Source: T1-D6, “Travesti Koğuşu”nda 93 Gün (T1-D6, 93 Days in the “Transvestite Ward”). 2014. Kaos GL. 19 April 2014. http://kaosgl.org/sayfa.php?id=16372
I have only been in jail once in my life and I stayed in one of those wards for three months. Mine was in Metris; Ward T1-D6. In other words: The Transvestite Ward. And I spent exactly 93 days with other transvestites and a few homosexual men. There were eight of us in total.
Yiğit Karaahmet, a columnist for the daily newspaper Taraf, featured Trans convict Avşa’s letter in his column. Karaahmet, who states that the most basic problem that LGBTIs face in prisons is isolation, shared his experiences in the prison he stayed.
Here is Karaahmet’s article in full:
Trans convict Avşa’s letter to Kaos GL concludes as follows “…I went to prison before I could blossom.” Avşa is currently on hunger strike due to countless rights violations, harassment and excommunication because of her sexual orientation. After Avşa’s rebellion, Turkey has started to talk about the conditions of LGBTs in prison, which they hadn’t seen and did not want to see, in a quiet voice.
The Transvestite Wards of my beautiful homeland.
I have only been in jail once in my life and I stayed in one of those wards for three months.. Mine was in Metris; Ward T1-D6. In other words: The Transvestite Ward. And I spent exactly 93 days with other transvestites and a few homosexual men. There were eight of us in total.
The most basic problem all LGBTs come across in prison is isolation. During the time that I stayed there, neither seeing people other than these eight, nor sharing the same environment with others was possible.
Lists of weekly use of the gym were hung up.… While all the other wards were holding matches and arranging tournaments, we were doing sports by ourselves as well. 8-people volleyball matches, 8 people work-outs… After a while, we would get bored of holding a match and walk around the field arm-in-arm gossiping about the coach.
Prisons hold courses for the prisoners. Our ward was not allowed to participate in them either. I organized the whole ward to participate in a chess tournament. Of course, just for us. Our girls’ interest for chess did not last long. After the second week when we were reduced by wastage, it blew up in our faces too. The ones who stay in that ward could also not participate in work such as cleaning, cooking and library duty.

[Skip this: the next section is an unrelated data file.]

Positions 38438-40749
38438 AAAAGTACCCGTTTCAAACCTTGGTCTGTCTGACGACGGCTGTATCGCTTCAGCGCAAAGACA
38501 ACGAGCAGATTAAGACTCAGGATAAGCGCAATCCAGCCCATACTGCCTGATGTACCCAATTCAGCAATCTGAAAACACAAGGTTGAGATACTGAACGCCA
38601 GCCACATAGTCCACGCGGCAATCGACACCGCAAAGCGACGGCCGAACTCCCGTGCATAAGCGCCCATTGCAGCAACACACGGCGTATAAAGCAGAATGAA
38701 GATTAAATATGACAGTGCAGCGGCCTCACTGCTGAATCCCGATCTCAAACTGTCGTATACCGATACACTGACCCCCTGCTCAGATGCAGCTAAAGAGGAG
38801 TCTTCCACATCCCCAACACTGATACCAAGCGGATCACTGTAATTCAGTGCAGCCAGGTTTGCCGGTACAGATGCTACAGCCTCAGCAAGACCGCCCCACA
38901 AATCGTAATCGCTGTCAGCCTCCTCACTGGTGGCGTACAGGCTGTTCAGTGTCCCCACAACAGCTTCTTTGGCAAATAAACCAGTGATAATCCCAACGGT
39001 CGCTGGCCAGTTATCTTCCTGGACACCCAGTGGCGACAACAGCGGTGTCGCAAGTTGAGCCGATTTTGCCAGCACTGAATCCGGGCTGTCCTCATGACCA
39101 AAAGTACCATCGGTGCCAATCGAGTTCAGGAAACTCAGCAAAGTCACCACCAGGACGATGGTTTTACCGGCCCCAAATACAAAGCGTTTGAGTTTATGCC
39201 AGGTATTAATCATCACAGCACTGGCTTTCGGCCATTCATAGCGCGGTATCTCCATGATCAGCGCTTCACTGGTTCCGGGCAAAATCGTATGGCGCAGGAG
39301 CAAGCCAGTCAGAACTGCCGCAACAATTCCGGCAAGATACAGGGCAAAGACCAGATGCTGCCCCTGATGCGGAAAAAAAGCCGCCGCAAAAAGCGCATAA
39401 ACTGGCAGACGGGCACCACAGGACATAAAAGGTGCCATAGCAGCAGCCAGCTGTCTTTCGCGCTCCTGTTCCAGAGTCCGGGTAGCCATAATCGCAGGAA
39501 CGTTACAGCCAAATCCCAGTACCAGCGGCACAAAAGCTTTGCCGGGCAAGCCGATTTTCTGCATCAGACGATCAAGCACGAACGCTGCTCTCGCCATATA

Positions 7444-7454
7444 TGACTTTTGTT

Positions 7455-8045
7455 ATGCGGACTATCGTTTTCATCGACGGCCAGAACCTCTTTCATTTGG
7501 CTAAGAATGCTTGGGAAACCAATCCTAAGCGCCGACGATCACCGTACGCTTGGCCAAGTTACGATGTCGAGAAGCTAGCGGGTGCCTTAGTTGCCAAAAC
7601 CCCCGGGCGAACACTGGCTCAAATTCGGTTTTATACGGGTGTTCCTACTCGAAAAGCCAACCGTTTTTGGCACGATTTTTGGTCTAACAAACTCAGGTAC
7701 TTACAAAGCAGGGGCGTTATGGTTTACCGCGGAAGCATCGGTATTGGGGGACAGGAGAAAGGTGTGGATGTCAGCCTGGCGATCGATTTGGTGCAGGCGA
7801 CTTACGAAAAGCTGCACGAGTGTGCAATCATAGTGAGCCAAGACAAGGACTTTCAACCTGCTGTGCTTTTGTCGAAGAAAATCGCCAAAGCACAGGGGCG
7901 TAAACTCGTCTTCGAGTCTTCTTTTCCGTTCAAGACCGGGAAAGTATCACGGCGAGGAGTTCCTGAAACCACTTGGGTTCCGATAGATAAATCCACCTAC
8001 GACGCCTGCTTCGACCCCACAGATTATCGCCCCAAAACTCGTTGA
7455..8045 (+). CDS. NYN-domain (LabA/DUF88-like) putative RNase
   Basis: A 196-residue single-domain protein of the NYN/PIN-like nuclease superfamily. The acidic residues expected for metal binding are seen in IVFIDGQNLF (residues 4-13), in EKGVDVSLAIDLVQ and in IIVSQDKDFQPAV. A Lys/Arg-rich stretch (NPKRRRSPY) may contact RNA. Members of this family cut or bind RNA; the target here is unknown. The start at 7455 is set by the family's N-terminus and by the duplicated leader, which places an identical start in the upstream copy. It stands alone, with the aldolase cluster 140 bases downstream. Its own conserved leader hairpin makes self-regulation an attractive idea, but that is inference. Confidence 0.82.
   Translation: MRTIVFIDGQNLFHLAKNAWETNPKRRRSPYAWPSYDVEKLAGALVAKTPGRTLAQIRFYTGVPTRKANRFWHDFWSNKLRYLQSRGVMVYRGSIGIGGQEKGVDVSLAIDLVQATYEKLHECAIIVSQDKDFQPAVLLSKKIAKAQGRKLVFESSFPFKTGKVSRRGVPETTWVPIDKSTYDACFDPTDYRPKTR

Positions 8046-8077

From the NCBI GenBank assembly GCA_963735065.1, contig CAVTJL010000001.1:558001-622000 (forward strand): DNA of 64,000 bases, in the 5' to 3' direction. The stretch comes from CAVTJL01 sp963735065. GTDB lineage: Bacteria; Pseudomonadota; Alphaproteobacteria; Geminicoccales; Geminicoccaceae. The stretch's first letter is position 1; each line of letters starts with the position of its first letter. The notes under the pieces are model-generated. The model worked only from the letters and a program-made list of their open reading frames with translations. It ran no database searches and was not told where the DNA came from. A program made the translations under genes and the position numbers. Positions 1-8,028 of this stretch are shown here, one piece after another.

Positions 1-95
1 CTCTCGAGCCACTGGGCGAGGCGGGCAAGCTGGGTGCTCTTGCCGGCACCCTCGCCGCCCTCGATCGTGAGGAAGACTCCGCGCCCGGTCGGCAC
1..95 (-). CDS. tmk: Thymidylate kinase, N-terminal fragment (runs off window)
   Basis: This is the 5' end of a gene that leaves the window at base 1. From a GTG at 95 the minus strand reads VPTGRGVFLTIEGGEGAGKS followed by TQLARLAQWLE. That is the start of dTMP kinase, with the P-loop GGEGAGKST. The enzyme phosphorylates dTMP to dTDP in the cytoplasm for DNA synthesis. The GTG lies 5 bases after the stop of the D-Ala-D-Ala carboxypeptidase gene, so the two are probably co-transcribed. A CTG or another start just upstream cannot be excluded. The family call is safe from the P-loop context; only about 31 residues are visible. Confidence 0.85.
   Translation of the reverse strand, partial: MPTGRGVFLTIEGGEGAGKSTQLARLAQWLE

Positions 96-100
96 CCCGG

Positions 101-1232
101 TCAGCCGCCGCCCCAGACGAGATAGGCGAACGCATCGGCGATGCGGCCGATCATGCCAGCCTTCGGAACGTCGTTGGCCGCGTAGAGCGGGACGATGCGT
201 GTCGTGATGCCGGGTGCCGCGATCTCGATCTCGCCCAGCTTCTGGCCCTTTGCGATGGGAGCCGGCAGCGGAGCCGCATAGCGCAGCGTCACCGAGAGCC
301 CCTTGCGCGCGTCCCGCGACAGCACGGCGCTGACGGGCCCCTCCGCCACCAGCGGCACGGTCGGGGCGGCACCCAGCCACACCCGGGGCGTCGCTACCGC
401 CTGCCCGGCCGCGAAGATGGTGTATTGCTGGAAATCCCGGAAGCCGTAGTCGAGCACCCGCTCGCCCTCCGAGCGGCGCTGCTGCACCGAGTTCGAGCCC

People who stay in the transvestite ward stay in a separate prison within a prison. Staying in a transvestite ward is like living in a micro-Turkey. Since they cannot provide your security, taking away your basic rights and freedoms is the easiest way.
This situation also has an economic dimension. Most of LGBT convicts do not speak to their families, nor do they have someone to get financial aid; some had to support themselves as sex workers. There are some convicts who cannot pay their share of the electricity bill of 50 kuruş (about 20 US cents) and those same people have to be in for yet another five years.
What is that? What kind of life routine and justice mentality is that?
It is said that separate prisons will be built for homosexual convicts. There are some reasonable points here. However, where will this prison be? For instance if a convict who was caught in Istanbul [and has all their friends and the people who can support them there] is put in a special prison in Mardin just for being LGBT, who will assist them and how will they be visited?
I think the right thing is that those prisoners should be provided with the environment they are entitled to in the location that they are imprisoned. These people are already imprisoned in a dark well outside of prison; they should be provided with proper social and economic rights in prison. What is the state for? What is it good for? Its incompetence in providing them with proper security is no reason to ask them to give up their rights.
What will happen to Avşa? Do you think it is easy to be a transvestite on hunger strike in prison all by yourself? Is it considered normal that she was harassed and insulted all the way as she was exiled from Giresun to Bafra, from Tokat to Niğde? Is it considered normal that she went from 82 kilos (180 pounds)to 62 kilos (136 pounds) during her struggle?
Avşa; my beautiful, bold, courageous, intelligent friend… You are so gorgeous. You think you were put into prison before you could blossom, but I promise that you will also blossom one day. Just like the plums blossoming these spring days, one day you will flourish too; you will wander around the streets of the city as you flick your hair. Never lose your hope. It is this state and this conception of morality, this darkness, that did not let you flourish. Just to spite them, please never give up, wait for the spring.
Let your resistance be our guide and your rebellion our hope.